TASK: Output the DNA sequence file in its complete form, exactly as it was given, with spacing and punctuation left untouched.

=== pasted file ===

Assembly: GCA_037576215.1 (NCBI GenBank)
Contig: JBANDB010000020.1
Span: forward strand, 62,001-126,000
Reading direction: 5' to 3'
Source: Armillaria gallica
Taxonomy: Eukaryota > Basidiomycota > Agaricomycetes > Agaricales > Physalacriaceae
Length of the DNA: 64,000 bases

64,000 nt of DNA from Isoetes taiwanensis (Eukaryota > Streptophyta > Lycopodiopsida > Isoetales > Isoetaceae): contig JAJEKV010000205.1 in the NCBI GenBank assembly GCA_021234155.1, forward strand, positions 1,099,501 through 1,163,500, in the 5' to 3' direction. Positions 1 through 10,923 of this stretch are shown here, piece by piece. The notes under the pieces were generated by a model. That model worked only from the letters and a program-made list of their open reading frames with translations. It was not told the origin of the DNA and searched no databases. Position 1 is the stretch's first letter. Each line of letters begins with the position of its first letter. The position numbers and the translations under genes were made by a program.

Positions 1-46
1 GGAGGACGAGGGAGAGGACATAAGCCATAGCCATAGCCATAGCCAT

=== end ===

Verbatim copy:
Assembly: GCA_037576215.1 (NCBI GenBank)
Contig: JBANDB010000020.1
Span: forward strand, 62,001-126,000
Reading direction: 5' to 3'
Source: Armillaria gallica
Taxonomy: Eukaryota > Basidiomycota > Agaricomycetes > Agaricales > Physalacriaceae
Length of the DNA: 64,000 bases

64,000 nt of DNA from Isoetes taiwanensis (Eukaryota > Streptophyta > Lycopodiopsida > Isoetales > Isoetaceae): contig JAJEKV010000205.1 in the NCBI GenBank assembly GCA_021234155.1, forward strand, positions 1,099,501 through 1,163,500, in the 5' to 3' direction. Positions 1 through 10,923 of this stretch are shown here, piece by piece. The notes under the pieces were generated by a model. That model worked only from the letters and a program-made list of their open reading frames with translations. It was not told the origin of the DNA and searched no databases. Position 1 is the stretch's first letter. Each line of letters begins with the position of its first letter. The position numbers and the translations under genes were made by a program.

Positions 1-46
1 GGAGGACGAGGGAGAGGACATAAGCCATAGCCATAGCCATAGCCAT